Mayfield responded to the concern, saying:
Kodak has great respect for the rights and use of images we receive. Images submitted to the KODAK Moments website will only be used in the context of promoting the KODAK Moments program. The language in the terms of service stating it could be used for any advertising or publicity is an oversight and we are correcting the terms so that language is removed. We have received some wonderful submissions and if we do decide we would like to use those images outside of the KODAK Moments program, we will reach out and obtain permission from the photographer before doing so.
So it sounds like Kodak still has to hash out some legal jargon, but at least they’ll ask your permission before running specific photos in their ads, albeit possibly without attribution.
Today, the New York Times’ Lens blog posted the end result of a global photographic project. “A Moment in Time” is an interactive collection of all the images taken May 2, 2010 at 15:00 U.T.C. by the Times’ readers all over the world. By May 4, the Times estimated they had 14,000 images, and were still accepting submissions until May 7.
After what must have been a titan task of accepting and sorting thousands of submissions, uploading, checking and rechecking captions, not without some technical glitches, the Lens Blog has a very impressive portrait of the world.
The images are roughly sorted by geographical region, as well as category, though there is no way to find one specific photo or photographer without a direct link to the picture. If you can’t find the one you took, the Lens editors say that they are still processing more images to be uploaded to the site this month.
Nevertheless, the interactive interface is pretty enjoyable to browse through. There are some interesting recurring themes in regional photographs, like a collection of images of the Golden Gate Bridge in San Francisco, or intimate photos of peoples’ bedrooms, morning coffee, and sunsets.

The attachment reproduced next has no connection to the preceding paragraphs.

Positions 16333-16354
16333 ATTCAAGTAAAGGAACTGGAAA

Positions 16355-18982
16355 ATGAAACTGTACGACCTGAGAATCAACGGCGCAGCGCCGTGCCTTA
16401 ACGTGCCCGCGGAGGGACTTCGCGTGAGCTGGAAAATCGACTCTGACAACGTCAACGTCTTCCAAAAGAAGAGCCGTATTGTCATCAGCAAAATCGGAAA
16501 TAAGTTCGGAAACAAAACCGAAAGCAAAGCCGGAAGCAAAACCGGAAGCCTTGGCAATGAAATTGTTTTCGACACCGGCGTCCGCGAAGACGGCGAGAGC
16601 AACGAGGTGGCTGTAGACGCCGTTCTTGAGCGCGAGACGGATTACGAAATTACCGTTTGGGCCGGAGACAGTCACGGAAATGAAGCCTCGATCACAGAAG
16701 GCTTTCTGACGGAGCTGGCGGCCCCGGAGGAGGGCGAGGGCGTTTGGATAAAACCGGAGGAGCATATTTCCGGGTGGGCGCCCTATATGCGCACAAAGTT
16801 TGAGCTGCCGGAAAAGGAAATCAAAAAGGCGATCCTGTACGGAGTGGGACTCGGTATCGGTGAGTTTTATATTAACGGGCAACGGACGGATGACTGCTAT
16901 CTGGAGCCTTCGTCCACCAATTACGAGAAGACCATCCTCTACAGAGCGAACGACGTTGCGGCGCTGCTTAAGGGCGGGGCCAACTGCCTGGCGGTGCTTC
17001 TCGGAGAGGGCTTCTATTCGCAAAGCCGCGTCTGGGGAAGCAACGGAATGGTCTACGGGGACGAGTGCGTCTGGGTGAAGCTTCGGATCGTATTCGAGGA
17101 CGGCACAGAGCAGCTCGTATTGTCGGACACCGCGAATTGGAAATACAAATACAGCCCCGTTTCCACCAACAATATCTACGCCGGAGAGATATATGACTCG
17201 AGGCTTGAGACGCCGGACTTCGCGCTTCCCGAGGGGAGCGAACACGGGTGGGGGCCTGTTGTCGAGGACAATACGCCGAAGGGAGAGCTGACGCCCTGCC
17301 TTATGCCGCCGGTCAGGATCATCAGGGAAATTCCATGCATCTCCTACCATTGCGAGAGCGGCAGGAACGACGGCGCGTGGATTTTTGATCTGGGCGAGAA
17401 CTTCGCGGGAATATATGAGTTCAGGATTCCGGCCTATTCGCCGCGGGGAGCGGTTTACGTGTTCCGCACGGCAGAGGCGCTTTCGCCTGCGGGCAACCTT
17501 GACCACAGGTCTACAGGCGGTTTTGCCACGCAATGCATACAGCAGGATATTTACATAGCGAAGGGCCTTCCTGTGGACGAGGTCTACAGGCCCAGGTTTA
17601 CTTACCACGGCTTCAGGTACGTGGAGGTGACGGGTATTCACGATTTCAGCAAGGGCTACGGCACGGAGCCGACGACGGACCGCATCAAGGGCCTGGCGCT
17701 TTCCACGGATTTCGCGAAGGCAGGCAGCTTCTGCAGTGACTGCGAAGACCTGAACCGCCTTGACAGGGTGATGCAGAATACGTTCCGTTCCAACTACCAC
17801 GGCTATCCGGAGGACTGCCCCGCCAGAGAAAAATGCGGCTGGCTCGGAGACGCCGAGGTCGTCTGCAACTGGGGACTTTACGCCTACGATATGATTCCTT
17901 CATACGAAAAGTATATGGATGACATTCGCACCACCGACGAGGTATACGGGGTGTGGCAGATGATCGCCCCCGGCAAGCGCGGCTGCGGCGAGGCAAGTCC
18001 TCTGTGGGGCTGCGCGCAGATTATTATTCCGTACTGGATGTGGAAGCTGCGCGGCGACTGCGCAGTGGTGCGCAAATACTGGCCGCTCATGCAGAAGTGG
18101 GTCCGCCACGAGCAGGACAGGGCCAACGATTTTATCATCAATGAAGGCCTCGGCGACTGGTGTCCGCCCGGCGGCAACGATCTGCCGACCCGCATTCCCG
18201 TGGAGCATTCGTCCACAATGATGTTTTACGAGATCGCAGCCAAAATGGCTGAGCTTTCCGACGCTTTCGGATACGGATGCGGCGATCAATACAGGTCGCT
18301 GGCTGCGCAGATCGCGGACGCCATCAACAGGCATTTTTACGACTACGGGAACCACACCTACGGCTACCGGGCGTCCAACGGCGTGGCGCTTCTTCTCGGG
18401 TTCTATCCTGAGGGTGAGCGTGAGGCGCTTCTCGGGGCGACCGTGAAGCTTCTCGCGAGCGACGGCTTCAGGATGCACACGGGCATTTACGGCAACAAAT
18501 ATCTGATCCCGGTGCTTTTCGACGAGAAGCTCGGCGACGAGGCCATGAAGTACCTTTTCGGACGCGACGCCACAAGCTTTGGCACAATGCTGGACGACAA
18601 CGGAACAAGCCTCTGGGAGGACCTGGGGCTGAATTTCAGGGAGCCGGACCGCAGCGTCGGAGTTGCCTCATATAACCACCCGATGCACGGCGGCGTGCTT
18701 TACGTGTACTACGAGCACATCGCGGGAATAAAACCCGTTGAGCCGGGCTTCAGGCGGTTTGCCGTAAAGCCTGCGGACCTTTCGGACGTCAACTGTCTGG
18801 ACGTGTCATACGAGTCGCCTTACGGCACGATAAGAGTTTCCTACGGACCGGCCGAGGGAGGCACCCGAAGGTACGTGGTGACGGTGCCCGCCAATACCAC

After nearly 5 years as the Community Manager at Flickr, Heather Champ has announced she is leaving to start an online community consultancy called Fertile Medium with her husband Derek Powazek (whom she also started JPG Magazine with).
After working as a web designer for 11 years, she joined Flickr in May of 2005, a couple months after the photo sharing service was acquired by Yahoo.
Through her tenure there, where she regularly featured photograph on the company blog, she saw the company grow to become one of the largest photo sharing services on the web, replacing Yahoo’s own photo sharing service, Yahoo! Photos. She was also responsible for the Flickr Community Guidelines, a document that many services have model their guidelines after.
The announcement of her upcoming departure came in a post published on her blog today, titled Je ne regrette rien (“no regrets” in French), in which she also reflects on her time at Flickr:
In the end, Flickr is very much about every member who has ever uploaded a photo or video, left a comment, or faved something. You are the heart of Flickr and you’ve enriched my life in ways. More importantly, you’ve enriched the web through glimpses of your life that you’ve chosen to share.
Champ was extremely influential in shaping the direction of the Flickr community and, if the comments left on her blog post are any indication, will be deeply missed there.